I tested the .177 calibre pistol with a more modern pellet – the RWS Superdome – which happened to fit perfectly without the need to downsize. I collected a few shot pellets and examined the aftermath. The front drive band appeared quite well swaged and though the rifling marks were only slight, on paper, the pistol grouped around an inch at six yards – pretty good for a pistol from that era… and more than respectable in this day and age.
I can’t think of any other air pistol with a loading tap. It’s reminiscent of the Lincoln Jeffries style of loading, which may be more than coincidental – I believe there was a family link somewhere along the line, so ideas and permissions may have been shared freely.
The Abas is quite pleasant to shoot. Its trigger – single-stage, as you’d expect on a pistol from this period – breaks at a weight suitable for plinking and informal target shooting. This sample has never been stripped, so the leather washer will be the original one fitted back in 1945. I must say it’s doing well, with a very slight whiff of smoke after the gun’s fired. There’s no ‘twang’ – probably because its concentric design, with the barrel running down the length of the spring, acts as a calming guide.
There were variations. On very early examples, there was a button to release the underlever. Number 184 is blued steel with smooth walnut grips, but examples have also been seen with chequered walnut grips, and metal finishes in black crackle or enamel. While walnut grips are a trait of the earlier-made models, plastic grips have been seen on later guns. These are very close in shape to the Webley Senior – and the reason probably has something to do with the fact that Albert (the older of the two sons) had once worked for nearby Webley & Scott, so it is feasible that he had links with the manufacturer who supplied them with plastic grips. It would have been easy to copy the moulding and put the name ‘ABAS’ in place of the Webley’s logo.
Company records show the Abas Major was actually still in limited production as late as 1950. Post-1950, there’s a gap in records, but it’s likely that it remained in production until the mid-1950s, albeit in ever-diminishing numbers. The main reason for the wind-down in production was the renewed availability of steel tubes for shotguns. I suspect the air pistols simply filled any gaps in production capacity; for craftsmen who were used to making fine shotguns for the gentry, an air pistol was a comparatively lowly product.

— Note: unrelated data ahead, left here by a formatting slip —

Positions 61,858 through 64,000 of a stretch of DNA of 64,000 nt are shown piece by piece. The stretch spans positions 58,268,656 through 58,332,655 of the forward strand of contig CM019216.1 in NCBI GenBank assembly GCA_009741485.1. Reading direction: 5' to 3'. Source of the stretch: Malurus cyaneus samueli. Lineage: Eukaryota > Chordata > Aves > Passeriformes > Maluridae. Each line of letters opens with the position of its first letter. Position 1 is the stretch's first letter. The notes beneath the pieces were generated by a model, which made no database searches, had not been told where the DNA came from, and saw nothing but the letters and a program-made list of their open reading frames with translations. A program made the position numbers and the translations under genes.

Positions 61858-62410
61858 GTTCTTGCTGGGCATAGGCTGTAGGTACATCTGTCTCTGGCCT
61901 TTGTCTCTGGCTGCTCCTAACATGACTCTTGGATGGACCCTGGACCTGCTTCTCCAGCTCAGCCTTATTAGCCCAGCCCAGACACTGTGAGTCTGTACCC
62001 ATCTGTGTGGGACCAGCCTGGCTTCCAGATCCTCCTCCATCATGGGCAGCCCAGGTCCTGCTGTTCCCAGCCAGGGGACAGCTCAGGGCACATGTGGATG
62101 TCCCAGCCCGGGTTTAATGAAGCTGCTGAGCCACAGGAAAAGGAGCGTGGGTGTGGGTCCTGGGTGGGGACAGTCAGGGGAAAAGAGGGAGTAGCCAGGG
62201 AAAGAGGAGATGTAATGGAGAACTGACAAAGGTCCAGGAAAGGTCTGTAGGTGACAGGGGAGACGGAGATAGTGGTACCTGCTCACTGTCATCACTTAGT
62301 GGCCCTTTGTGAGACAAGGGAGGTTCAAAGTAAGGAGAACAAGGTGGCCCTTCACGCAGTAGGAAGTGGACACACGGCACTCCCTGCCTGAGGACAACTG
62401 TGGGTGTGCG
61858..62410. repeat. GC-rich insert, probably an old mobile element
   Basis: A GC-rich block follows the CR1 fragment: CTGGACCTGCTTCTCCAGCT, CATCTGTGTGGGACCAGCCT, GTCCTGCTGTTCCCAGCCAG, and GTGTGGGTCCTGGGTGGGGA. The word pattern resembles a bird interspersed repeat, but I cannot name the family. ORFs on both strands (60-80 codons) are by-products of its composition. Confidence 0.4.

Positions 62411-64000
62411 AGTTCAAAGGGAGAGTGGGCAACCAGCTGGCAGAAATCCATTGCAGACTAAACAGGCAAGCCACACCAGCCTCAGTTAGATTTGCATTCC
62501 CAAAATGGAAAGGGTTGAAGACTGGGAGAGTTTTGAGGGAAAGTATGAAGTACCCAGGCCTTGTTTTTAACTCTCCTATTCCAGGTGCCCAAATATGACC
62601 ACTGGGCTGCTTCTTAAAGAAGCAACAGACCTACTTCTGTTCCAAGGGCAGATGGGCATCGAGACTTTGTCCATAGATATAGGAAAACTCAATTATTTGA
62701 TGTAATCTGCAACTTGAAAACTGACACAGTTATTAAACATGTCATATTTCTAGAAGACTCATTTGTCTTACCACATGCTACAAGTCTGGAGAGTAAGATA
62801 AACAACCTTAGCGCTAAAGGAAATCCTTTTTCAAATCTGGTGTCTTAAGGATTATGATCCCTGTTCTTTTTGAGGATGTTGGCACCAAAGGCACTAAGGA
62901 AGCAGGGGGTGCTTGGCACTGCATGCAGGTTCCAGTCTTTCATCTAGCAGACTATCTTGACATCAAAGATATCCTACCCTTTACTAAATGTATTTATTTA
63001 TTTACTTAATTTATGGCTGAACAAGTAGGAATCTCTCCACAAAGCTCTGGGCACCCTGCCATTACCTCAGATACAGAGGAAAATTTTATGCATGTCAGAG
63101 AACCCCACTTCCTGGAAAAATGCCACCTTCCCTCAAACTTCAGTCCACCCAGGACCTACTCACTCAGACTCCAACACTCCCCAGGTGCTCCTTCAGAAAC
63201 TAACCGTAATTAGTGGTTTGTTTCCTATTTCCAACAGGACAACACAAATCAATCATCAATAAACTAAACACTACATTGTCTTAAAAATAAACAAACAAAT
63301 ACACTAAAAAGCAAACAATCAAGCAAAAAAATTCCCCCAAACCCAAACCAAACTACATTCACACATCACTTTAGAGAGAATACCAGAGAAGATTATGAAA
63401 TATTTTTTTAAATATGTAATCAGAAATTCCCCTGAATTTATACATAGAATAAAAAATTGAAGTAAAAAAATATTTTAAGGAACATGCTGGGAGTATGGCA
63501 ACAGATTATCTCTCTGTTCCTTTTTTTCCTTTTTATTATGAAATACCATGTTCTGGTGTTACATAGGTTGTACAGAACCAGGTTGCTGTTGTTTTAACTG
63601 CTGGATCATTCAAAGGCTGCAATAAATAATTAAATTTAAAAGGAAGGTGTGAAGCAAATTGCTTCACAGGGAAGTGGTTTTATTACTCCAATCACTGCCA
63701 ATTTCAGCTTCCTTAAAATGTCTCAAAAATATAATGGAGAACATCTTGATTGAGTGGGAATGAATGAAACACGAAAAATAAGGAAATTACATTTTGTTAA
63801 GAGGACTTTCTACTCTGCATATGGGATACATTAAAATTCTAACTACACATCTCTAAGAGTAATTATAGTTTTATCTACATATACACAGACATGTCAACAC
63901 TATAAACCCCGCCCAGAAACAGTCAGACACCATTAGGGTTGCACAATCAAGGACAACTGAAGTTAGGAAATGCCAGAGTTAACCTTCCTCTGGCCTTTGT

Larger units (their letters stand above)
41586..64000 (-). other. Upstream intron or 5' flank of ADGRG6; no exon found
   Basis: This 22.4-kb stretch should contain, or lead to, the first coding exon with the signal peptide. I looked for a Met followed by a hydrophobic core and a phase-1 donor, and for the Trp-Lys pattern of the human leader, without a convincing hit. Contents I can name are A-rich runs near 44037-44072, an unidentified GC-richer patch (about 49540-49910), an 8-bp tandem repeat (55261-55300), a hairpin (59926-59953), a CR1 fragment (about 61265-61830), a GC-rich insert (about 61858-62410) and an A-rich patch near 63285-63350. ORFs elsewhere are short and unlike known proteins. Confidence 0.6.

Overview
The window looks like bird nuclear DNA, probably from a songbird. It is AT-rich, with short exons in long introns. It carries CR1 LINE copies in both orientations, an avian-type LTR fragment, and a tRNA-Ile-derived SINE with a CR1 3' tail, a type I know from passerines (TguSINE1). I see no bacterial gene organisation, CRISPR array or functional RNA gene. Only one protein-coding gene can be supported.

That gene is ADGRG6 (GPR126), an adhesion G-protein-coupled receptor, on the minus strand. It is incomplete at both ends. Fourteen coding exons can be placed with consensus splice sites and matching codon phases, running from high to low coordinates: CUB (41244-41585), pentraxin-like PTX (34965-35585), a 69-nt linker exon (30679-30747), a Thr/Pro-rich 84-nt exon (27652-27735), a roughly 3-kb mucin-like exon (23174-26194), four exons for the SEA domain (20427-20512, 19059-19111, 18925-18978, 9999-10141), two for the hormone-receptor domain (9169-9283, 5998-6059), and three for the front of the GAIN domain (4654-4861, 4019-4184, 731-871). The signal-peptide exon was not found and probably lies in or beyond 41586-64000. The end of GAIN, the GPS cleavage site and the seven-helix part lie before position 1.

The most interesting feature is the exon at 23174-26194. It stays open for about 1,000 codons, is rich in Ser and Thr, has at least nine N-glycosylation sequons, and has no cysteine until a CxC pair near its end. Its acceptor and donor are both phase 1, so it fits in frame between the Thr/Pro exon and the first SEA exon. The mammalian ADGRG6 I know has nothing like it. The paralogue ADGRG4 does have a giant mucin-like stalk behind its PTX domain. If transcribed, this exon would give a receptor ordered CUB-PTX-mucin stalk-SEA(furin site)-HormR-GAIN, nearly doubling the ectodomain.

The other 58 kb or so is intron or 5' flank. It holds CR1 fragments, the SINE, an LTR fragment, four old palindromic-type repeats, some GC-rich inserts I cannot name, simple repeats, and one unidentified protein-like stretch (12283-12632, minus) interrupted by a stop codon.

AA Brown and Sons is still in existence, though none of the founders are with us following Sydney’s passing in 2006. Today, it’s located in Alvechurch, Birmingham and run by Robin Brown, the grandson of Albert – a fourth-generation gunsmith who builds exquisite bespoke shotguns for those who can afford them.
But what of the Abas Major? Well, of the 1,850 examples produced, nobody knows how many have survived to the present day. My guess is probably only a few hundred – of which only a few will be in a condition as good as my stepfather’s boxed example. This one would probably fetch around £1,000 plus commission at auction, not that it’s for sale. Although spares were available for a good many years after production ceased, the dwindling stock was acquired by a savvy collector – and my research suggest that there are a handful of ‘bitzer’ Abas Major pistols put together in the 1960s or 70s.
But there’s one little mystery I still haven’t been able to solve – what shop my stepfather acquired his Abas Major pistol from in 1946, when he went to choose it with his father. He knows it was situated in Steelhouse Lane – and as that’s just 75 yards away from where Sand Street then stood, it was probably hand-delivered from the factory. But what the name of the shop is, my stepfather can’t recall. All he remembers is that it was close to a taxidermy shop called Spicer’s… but that’s another fireside story altogether.